Kevin Young in Barcelona (Philippe Fitte) © Copyright
General News Barcelona, Spain

Ten questions for the legends – Kevin Young

The IAAF Centenary weekend will be seeing some of the world’s biggest stars of the present and past grace the celebrations. We put Kevin Young, the 1992 Olympic 400m hurdles champion and world record-holder, under the spotlight and asked him 10 quick-fire questions, a few serious, a few fun, on Friday (23).

Who is your favourite athlete of the past 100 years?

Kevin Young: Can I pick two? It was Edwin Moses and Herald Schmid. The battles they had in the 400m hurdles inspired me early in my career. But there are so many great 400m hurdlers like Britain’s 1968 Olympic champion David Hemery.

What has been your favourite athletics moment of the past 100 years?

KY: I look at Edwin’s 1976 400m hurdles win at the Olympic Games in Montreal on YouTube all the time. If I want to smile, I look at Allen Johnson’s run in the 110m hurdles heats at the Athens Olympics in 2004. I’m sorry, I can’t help it, he was running so fast but then it went wrong and he went under a hurdle. He was almost decapitated.

Do you look at your own races on YouTube?

KY: In fact, I even upload my own races, if they are not there. It’s not being arrogant, I hope, I want to help youngsters understand the event. I also still look at other races by Edwin (Moses) and Harald (Schmidt).

Where do you see your event in 100 years’ time?

KY: I’m not sure but hopefully no one will have run faster than 46.78.

Have you been back to Barcelona since your Olympic triumph?

KY: Only once before today, in 2006. I was at the Cannes Film Festival and we drove around the coast to visit the city again. It was nice to actually see the city properly, I never had the chance in 1992.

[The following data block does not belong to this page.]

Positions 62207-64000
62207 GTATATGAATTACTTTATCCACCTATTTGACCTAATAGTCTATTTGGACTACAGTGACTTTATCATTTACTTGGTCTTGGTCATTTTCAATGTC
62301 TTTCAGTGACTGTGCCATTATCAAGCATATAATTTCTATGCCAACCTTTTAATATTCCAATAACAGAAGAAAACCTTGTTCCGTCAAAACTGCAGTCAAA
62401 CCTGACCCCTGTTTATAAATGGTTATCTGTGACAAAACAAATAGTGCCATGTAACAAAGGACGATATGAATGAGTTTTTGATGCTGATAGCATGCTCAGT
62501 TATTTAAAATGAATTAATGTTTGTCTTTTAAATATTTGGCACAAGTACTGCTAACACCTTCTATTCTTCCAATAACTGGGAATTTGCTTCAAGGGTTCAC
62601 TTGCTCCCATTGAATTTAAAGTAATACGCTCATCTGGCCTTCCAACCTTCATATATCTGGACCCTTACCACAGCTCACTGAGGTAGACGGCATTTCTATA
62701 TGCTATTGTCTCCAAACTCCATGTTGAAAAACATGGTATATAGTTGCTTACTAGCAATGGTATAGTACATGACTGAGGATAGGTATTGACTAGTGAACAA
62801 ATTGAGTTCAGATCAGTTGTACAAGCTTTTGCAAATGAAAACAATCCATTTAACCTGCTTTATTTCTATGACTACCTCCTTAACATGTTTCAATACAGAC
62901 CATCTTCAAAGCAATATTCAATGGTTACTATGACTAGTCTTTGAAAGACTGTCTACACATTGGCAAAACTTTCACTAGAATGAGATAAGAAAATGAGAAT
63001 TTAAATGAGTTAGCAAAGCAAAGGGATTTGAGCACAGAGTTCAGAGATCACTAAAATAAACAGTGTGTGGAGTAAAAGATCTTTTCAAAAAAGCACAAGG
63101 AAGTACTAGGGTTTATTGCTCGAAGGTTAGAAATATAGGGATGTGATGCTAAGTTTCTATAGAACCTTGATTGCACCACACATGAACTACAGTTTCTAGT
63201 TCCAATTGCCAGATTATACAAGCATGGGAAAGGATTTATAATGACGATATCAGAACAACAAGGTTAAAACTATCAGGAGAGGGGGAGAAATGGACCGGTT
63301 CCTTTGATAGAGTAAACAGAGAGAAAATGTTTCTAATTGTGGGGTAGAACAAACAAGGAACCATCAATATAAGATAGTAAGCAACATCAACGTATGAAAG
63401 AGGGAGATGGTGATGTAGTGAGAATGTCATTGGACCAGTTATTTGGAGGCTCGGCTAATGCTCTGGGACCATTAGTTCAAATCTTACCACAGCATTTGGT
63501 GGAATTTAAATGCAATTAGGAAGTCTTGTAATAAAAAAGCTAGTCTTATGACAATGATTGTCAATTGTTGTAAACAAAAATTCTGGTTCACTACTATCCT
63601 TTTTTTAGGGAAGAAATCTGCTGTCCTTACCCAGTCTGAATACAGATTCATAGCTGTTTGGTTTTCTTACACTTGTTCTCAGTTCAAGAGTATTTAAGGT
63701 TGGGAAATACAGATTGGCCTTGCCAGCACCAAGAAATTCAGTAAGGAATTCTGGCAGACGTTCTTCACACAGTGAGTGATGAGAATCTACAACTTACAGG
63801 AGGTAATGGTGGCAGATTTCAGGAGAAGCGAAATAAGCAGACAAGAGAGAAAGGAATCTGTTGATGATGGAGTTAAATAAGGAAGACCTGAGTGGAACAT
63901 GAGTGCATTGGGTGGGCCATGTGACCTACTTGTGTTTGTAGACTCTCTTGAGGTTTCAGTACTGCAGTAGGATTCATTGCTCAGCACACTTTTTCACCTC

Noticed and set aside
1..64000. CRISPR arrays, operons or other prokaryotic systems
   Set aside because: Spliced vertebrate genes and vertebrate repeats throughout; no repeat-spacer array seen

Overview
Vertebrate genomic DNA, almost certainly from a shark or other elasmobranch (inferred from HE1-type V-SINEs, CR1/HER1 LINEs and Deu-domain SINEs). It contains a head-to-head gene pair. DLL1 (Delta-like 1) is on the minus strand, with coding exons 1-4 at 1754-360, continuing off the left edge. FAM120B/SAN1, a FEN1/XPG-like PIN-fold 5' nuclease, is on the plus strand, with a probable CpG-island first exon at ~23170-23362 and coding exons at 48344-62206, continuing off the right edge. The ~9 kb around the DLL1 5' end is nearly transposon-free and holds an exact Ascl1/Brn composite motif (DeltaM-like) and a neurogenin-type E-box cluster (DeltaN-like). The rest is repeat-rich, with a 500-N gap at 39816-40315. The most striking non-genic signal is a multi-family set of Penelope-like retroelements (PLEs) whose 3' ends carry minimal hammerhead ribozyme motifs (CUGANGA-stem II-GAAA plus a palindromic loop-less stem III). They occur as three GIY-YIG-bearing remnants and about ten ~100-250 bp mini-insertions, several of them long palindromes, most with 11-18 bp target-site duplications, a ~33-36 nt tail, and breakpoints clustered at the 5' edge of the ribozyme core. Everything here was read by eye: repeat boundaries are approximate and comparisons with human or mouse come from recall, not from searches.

Why not, didn’t you have plenty of time to go sightseeing in 1992?

KY: Before the competition, I was just focused on what I had to do and then the day afterwards, having just broken the world record, I just got on a coach which went to Monte Carlo for a meeting there.

But you must have got a couple of good souvenirs other than your gold medal?

KY: I think the best one is a flag of Barcelona football club. I like soccer and follow their fortunes.

We’ve already established that you are a film buff. How many times have you seen Chariots of Fire?

KY: Well, a 400m hurdler is an important character in it. I watched it a few times when it came out, it’s quite inspirational, all that running on the beach. However, I’ve seen a lot more things in it the last one or two times I’ve watched it.

What is the one thing you would like to see changed in the sport?

KY: I think young people coming into the sport have to be a lot more aware of its history. I talk to so many people who don’t know who Ed Moses is, who Andre Phillips is, who Danny Harris is, or even who Kevin Young is. I definitely knew who I was running against in my races.

As an Olympic champion, world champion and world record-holder, what still gives you a thrill in athletics?

KY: At heart, I’m still a track fan so coming to an occasion like this and getting the opportunity to meet people like Dick Fosbury and Harrison Dillard makes me just tremble in my boots.  

Phil Minshull for the IAAF